FROM the third of February 1933, when he told his generals in secret of his ultimate ambition to invade and conquer the East, to the third of September 1939, when he left the Berlin Chancellery for the Polish front, Adolf Hitler had one obsessive goal – to wage war and achieve German revenge and hegemony. It was, as the world knows, to be a war that would leave forty million dead, lay waste most of Europe and half of Asia, and destroy the Third Reich.
As he did in his celebrated and controversial Hitler’s War, David Irving sets forth the events from behind Hitler’s desk, as it were, in order to see and understand each episode through his eyes. His use of original and unpublished first hand material has led him across Europe in search of documents and correspondence. As a result he rewards his readers with a fuller picture of both the political preparation for the war and the intricate network of personal relationships on which Hitler’s Reich eventually foundered. He uncovered extensive records of wiretaps made on British and French embassies in Berlin during 1938-39. And in his assiduous work as a detective he also located the private papers of Weizsäcker, Ribbentrop’s state secretary, and the diaries of Walther Hewel, Ribbentrop’s liaison with Hitler. Many pages of photographs from private collections provide new views of Hitler and those who surrounded him.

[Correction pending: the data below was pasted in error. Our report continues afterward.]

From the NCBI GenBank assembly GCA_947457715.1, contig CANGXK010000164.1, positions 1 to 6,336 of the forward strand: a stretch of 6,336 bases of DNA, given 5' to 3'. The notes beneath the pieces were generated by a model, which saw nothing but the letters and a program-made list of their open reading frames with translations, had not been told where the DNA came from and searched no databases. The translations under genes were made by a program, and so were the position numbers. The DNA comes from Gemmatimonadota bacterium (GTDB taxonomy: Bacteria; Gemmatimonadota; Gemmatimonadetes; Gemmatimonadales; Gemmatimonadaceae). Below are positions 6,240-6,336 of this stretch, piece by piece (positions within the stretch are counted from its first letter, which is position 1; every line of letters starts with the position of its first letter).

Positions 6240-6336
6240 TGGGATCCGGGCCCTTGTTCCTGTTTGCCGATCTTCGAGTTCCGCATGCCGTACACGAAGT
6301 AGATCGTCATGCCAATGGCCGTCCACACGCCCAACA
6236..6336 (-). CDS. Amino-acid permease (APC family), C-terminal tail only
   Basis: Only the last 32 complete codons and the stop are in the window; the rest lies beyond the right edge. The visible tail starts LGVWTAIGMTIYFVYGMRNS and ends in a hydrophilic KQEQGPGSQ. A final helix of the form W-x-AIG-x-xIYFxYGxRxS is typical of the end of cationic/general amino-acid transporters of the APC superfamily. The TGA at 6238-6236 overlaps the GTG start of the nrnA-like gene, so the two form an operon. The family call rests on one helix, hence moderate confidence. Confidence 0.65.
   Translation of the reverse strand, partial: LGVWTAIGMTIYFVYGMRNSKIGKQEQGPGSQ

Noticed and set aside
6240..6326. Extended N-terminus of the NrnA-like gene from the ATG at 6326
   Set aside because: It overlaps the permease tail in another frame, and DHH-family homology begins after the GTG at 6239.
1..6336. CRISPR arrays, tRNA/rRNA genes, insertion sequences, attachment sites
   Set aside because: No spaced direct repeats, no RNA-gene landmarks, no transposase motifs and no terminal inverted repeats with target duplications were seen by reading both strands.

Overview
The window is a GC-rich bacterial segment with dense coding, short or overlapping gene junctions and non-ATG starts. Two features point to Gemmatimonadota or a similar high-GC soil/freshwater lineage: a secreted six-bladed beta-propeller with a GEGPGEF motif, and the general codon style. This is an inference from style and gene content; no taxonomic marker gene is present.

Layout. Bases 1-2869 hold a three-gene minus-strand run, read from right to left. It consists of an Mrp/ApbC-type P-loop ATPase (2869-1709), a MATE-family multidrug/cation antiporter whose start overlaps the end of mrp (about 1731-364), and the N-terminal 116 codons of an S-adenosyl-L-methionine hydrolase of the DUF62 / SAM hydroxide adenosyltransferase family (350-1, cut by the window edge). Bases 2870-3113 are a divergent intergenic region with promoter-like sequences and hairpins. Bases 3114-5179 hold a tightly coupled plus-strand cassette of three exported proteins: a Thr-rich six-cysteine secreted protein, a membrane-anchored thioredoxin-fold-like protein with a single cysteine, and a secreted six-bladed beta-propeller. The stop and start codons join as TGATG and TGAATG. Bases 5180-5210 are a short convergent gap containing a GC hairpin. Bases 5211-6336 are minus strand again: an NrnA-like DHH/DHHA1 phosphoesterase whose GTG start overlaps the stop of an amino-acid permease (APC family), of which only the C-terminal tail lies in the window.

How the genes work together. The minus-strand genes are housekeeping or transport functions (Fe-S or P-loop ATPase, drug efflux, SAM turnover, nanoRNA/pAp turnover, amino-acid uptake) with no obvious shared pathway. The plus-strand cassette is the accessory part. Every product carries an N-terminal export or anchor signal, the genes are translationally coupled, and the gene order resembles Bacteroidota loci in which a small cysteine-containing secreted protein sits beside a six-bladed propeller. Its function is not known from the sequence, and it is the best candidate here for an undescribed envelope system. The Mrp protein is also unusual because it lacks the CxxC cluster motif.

Thus, drawing from the journals and letters of Hitler’s subordinates, Irving creates an atmosphere both immediate and authentic. As a result, what have previously seemed inexplicable actions on Hitler’s part are illuminated and new light is shed on Nazi Germany in the six years before the war.
As the London Times said of Hitler’s War, “The reader is gripped at once, because the writer is so obviously in his element; he is there.” The War Path is an engrossing narrative history. It is essential to the understanding of our turbulent century and of a man who changed history as we know it.